Career Corner is a program produced by the Minnesota Radio Talking Book Network, part of State Services for the Blind. And it is recorded for people who are blind or have reading disabilities.
You can find complete programming of the Radio Talking Book at www.mnssb.org/rtb. And the password is R T B.
Your host for Career Corner is Anne Obst.
And next up is the Working Strategies column from the April 13th issue of the St. Paul Pioneer Press titled "Some Best Practices to Streamline Your Job Search." By Amy Lindgren.
Although I often write as if there's one best way to conduct a search for jobs, in reality I find my thinking is swayed by each person's circumstances. In the end, while it's difficult to declare one process as the superior approach for a majority of job seekers, I do find myself favoring about a dozen "best practices." In reviewing the following list, you'll see that the entries share a common thread in that they're either strategic, action-oriented, or both.
Looking at the hiring process from the employer's perspective. This is old news by now, but it's still the advice I repeat the most often. To see things from the employer's point of view entails more than customizing your resume to reflect industry terms. In fact, I'd argue that those steps are far less important than candidates think.
Rather than seeing their company name embedded in someone's documents, I'm betting most managers would prefer conversing with a candidate who understands their business and their competitive challenges -- perhaps even to the point of introducing themselves when no job is currently posted.
Referring to online ads for information, but not as a primary source of job leads. Taken with a grain of salt, online ads can provide substantial information to guide a job search. Here you can learn about jobs and companies you never knew existed, as well as the specific terminology being used for different professions. But responding to ads as your main search activity is inviting frustration and productivity delays.
Identifying and articulating the target job you're currently seeking. If you don't know what you're looking for, how can you develop a search strategy? Simply watching the ads for a random harvest of jobs to apply for is leaving too much to chance; having a job target empowers you to seek the unadvertised openings.
Following up with job leads, professional contacts, earlier conversations and even rejections to stay in front of people with the power to hire. Lack of persistence is possibly the No. 1 downfall in most searches I evaluate. People simply give up too easily or talk themselves out of pursuing interactions with others.
Being a resourceful problem-solver. Another case of giving up too easily. Most steps in job search are really just exercises in problem-solving. If you can train yourself to externalize the situation, you'll more easily approach "stuck" places with a "How can I make this work" attitude, rather than a "What's the matter with me" admonishment.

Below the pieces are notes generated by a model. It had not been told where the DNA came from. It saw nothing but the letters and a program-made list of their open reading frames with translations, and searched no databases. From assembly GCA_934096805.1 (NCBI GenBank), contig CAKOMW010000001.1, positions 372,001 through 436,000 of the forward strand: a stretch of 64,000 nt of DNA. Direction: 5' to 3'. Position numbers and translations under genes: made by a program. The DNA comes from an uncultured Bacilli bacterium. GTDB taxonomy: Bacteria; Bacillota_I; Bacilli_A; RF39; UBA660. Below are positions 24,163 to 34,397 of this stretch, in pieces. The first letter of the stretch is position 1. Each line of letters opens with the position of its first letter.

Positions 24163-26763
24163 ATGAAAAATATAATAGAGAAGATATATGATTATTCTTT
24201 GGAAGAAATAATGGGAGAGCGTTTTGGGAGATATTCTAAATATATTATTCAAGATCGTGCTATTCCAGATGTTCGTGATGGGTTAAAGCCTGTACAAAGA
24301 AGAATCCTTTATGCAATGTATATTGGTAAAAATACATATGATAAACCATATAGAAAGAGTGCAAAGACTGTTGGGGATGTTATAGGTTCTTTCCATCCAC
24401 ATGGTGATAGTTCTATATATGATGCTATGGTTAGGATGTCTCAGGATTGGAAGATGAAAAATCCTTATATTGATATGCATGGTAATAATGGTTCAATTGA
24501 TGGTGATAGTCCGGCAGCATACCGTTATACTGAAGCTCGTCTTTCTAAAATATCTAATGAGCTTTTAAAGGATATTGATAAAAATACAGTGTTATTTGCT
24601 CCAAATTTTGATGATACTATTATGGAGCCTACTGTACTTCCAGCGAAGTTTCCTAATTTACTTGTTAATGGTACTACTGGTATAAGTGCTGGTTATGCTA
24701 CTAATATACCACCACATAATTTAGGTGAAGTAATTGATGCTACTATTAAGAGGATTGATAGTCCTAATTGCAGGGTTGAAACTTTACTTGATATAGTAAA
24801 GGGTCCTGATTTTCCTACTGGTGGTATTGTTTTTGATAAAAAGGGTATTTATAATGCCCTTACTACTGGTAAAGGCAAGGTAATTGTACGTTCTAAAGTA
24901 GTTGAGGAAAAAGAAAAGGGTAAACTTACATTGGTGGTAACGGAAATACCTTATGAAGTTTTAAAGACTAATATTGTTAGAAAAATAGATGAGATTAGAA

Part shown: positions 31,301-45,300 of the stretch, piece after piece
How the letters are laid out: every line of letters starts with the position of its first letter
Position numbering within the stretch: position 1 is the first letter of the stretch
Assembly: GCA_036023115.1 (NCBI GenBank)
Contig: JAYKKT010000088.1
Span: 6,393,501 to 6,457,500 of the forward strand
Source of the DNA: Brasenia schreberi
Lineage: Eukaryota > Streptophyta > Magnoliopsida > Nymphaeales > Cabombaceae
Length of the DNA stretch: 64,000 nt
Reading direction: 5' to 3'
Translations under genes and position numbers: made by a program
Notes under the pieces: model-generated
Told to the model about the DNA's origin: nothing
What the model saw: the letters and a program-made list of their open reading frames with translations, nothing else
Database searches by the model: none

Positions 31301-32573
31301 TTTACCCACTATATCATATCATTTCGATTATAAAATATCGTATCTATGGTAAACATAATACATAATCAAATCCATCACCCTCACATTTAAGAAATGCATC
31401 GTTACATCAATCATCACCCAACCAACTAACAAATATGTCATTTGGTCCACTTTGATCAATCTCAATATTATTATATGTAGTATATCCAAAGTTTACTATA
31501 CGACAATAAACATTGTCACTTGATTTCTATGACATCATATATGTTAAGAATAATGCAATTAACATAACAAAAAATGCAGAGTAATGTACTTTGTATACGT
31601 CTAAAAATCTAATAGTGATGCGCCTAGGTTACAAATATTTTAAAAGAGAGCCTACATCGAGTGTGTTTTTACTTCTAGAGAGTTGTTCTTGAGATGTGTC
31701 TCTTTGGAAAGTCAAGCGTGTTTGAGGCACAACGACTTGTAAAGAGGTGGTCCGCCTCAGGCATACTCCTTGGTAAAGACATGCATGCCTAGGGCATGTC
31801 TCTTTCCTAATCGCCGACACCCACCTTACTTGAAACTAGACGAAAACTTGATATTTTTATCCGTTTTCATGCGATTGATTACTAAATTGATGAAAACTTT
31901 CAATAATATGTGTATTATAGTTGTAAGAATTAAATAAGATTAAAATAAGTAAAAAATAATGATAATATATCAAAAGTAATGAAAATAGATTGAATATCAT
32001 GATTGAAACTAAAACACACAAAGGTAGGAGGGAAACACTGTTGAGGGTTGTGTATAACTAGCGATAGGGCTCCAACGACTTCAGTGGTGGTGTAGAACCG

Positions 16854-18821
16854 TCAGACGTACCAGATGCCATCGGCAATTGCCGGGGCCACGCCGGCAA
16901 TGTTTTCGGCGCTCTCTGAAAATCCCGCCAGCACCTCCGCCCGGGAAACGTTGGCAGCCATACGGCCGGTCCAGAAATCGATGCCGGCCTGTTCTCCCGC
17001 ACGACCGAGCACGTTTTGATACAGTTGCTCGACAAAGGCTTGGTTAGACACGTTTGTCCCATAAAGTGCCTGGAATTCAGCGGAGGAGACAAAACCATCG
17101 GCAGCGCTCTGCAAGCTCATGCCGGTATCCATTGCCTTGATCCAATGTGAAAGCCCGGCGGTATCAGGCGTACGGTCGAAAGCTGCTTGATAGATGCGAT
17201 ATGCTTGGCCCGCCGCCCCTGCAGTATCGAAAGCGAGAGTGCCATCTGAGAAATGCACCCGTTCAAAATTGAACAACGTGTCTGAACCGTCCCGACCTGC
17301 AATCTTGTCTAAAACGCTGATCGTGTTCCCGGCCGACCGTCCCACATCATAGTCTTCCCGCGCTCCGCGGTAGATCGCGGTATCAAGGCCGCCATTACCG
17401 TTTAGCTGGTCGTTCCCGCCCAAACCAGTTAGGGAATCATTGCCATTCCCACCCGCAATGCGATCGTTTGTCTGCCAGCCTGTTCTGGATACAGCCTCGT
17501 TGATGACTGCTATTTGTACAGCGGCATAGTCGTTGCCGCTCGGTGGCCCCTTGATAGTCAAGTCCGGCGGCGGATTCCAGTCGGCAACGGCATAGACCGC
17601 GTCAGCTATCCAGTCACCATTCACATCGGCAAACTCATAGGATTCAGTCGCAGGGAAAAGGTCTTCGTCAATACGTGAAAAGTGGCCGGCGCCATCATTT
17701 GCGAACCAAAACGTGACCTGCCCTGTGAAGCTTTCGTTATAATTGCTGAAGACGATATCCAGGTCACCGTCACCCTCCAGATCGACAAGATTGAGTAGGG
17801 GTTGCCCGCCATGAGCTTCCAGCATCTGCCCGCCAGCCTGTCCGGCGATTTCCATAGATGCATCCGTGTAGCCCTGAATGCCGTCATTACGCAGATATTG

Taking the long view. Nearly everyone has experienced the tyranny of short-term needs as they try to solve their employment puzzle. But those who take the longer view have a distinct advantage, as they are able to narrow their pursuit to employment situations that will serve them well down the road.
Creating a daily schedule that builds job search momentum. Getting up too late or starting the day with draining activities are almost guarantees that your search will be less productive. Building a consistent schedule and organizing your tasks for each day are two simple ways of enhancing your energy for the project.
Eliminating nonproductive, busy-work job search processes. Completing repetitive online applications for companies that aren't responding is an easy example of an activity you could cut out. What other actions are you taking with no evidence of success?
Surrounding yourself with positive people and eliminating most negative information feeds, including downbeat unemployment reports. Really, what are you going to do with all the statistics and news stories you've been consuming? And don't get me started about the disaster-focused conversations some family and friends seem intent on pursuing.
Tackling unpleasant tasks head-on, to reduce their power over you. For example if you dislike writing cover letters or calling people to set up meetings, get these tasks over with early in the day so you can move on. The longer they stay on your to-do list, the more stuck you will become.
Setting daily and weekly goals, as well as regular check-ins to evaluate your progress or correct course. There is abundant research to tell us that people who set goals tend to meet them while those who don't set goals will flounder in their progress on any given project.
Incorporating gratitude into daily practices so you can keep both your perspective and your optimism. It's the little things that get us through difficult situations; taking the time to acknowledge how much is going right every day will help balance the frustrations of not yet being employed.
Join us again for Career Corner. I'm Anne Obst.